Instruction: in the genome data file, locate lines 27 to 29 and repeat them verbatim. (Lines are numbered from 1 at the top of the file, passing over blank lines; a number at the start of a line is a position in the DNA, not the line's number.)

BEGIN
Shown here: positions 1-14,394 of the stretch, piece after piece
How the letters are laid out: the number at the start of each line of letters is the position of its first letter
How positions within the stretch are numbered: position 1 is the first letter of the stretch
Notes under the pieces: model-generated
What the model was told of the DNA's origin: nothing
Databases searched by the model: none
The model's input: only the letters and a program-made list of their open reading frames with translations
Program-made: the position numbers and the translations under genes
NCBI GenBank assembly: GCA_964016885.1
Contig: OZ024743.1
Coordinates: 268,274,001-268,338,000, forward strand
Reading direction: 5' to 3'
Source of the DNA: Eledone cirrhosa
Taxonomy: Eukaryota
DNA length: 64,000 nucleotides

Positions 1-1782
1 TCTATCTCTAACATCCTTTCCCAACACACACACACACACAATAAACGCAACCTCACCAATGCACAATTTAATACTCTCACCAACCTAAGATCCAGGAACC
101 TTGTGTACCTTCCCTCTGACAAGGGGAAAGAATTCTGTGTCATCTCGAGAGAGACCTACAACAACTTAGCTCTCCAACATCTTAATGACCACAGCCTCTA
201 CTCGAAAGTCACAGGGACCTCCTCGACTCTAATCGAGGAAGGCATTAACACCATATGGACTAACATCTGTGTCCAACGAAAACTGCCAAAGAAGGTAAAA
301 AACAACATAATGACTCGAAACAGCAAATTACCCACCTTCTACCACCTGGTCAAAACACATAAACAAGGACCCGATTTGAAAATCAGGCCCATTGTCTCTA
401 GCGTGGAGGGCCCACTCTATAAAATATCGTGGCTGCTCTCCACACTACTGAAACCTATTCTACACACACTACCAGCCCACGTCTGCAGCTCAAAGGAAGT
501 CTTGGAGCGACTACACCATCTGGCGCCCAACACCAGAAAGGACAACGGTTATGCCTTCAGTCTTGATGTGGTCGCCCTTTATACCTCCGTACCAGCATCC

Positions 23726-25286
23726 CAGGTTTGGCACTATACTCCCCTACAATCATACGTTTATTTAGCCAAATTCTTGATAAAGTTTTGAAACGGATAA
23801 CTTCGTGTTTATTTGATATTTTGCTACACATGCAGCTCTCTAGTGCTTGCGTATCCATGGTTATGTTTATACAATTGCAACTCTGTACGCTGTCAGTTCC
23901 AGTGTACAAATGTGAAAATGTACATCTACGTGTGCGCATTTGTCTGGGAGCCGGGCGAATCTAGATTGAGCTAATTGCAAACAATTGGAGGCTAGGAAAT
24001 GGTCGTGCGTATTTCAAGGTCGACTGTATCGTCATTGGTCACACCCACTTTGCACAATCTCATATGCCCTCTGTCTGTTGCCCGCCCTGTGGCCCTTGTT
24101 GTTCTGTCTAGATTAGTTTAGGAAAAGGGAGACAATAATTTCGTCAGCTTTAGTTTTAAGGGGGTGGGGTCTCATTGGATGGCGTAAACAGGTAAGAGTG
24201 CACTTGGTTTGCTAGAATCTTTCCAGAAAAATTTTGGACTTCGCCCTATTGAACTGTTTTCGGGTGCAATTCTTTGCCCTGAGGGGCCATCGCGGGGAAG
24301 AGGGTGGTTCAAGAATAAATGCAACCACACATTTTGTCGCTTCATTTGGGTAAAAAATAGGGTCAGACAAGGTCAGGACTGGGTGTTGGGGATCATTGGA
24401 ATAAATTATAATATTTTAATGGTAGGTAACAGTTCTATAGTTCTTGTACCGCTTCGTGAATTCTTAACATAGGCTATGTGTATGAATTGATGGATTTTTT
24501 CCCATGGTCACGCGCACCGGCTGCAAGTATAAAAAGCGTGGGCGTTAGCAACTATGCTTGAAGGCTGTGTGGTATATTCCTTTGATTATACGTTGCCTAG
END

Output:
24001 GGTCGTGCGTATTTCAAGGTCGACTGTATCGTCATTGGTCACACCCACTTTGCACAATCTCATATGCCCTCTGTCTGTTGCCCGCCCTGTGGCCCTTGTT
24101 GTTCTGTCTAGATTAGTTTAGGAAAAGGGAGACAATAATTTCGTCAGCTTTAGTTTTAAGGGGGTGGGGTCTCATTGGATGGCGTAAACAGGTAAGAGTG
24201 CACTTGGTTTGCTAGAATCTTTCCAGAAAAATTTTGGACTTCGCCCTATTGAACTGTTTTCGGGTGCAATTCTTTGCCCTGAGGGGCCATCGCGGGGAAG